Tuesday, March 5, 2024

Nasha enters Pan African Parliament

Hardly a year following her spectacular ascendancy to the powerful seat as Speaker of the House, Margaret Nasha is to assume, with immediate effect, another role as member of the Pan African Parliament.

The post fell vacant following the unceremonious resignation of Botsalo Ntuane as member this week.
Leading the four male-dominated parliamentary entourage to South Africa to attend the body’s session last week, contrary to the part of the PAP regulations, which encourages gender balanced participation by signatories, Botswana would send Ntuane and his group of Mosaraela Goya Tshelang Masisi, Isaac Mabiletsa and Phillip Makgalemele, who were eventually snubbed by the organization, resulting in Ntuane quitting the post to pave way for a woman, while debutants Mabiletsa and Makgalemele were ultimately sworn in.

The organization would not swear in the new entrants because Botswana, as a signatory, would have contravened Section 4 (2) of the protocol, which stipulates that each member state shall be represented by five members, one of whom must be a woman without dual ministerial duties.
Briefing the press Thursday, Makgalemele indicated they were caught at fault of their making.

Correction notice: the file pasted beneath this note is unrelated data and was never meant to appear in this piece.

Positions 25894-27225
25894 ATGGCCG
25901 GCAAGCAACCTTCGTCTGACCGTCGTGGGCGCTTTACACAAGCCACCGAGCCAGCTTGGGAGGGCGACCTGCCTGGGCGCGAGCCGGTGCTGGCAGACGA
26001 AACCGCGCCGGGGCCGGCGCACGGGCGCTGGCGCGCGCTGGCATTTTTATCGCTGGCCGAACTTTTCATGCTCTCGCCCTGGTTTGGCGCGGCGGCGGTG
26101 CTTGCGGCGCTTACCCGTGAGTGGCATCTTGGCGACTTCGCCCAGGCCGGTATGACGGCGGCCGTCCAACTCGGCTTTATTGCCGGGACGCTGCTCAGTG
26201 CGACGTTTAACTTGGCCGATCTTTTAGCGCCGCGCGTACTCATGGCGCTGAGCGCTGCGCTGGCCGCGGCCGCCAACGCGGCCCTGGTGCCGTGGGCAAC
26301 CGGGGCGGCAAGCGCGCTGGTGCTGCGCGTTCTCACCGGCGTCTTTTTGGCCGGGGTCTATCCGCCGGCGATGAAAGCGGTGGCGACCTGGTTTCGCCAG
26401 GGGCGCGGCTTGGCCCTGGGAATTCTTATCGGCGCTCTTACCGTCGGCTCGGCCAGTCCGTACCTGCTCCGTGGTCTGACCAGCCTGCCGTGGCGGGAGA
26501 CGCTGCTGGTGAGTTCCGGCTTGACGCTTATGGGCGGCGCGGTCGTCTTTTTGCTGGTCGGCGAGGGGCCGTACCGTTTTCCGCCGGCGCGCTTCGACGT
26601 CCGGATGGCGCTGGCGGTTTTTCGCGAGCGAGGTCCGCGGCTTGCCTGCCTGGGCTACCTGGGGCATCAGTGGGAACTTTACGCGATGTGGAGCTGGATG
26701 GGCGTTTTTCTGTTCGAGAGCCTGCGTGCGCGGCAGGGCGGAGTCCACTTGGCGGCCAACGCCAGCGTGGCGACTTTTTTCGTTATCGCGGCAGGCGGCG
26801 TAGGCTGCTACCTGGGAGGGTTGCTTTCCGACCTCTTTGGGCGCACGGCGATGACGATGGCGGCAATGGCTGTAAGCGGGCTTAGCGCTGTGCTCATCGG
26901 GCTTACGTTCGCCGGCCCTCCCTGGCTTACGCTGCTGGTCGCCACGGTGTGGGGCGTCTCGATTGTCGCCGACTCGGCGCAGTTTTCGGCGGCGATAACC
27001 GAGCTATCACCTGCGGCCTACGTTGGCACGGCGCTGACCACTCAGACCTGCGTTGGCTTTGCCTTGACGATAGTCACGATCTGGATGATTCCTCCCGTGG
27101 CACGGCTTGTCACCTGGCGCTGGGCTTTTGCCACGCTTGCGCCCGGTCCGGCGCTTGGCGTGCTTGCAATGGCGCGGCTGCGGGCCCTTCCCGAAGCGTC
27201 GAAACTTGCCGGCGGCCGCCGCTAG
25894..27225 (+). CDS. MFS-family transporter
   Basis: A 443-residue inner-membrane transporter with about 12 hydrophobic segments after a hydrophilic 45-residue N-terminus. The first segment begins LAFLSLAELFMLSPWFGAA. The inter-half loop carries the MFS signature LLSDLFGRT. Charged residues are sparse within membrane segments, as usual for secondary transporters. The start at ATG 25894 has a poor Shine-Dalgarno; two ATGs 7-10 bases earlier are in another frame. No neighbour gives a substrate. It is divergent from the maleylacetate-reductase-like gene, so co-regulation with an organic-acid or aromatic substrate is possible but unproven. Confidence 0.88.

“We are left with no choice by to nominate a woman and keep the ball rolling. The replacement in this scenario is none other Margaret Nasha, who is the only prospective woman in parliament. All other women have been engaged in their ministerial posts and therefore Nasha is the only alternative,” Makgalemele said.

Citing countries like Swaziland, he pointed out that other countries had also found themselves in the same dilemma in previous meetings but opted for the Speaker.

“It is a sign of precedence; we have no choice but to follow the systems adopted by our counterparts, including Swaziland, among others,” Makgalemele, who is MP for Shoshong, said.
Nasha has headed various ministries in her political life, whose span includes the Presidential Affairs and Local Government.

She was unanimously nominated the Speaker of the National Assembly late last year to become the first woman speaker since the country became independent forty-six years ago.
Instituted in March 2005, the teetering PAP deals with issues afflicting the continent, including the decadence of democracy, social issues such the spiraling unemployment and civil wars, among others.

The organization, however, is riddled with many insurmountable problems, chief amongst them being the failure to legislate its powers.


Read this week's paper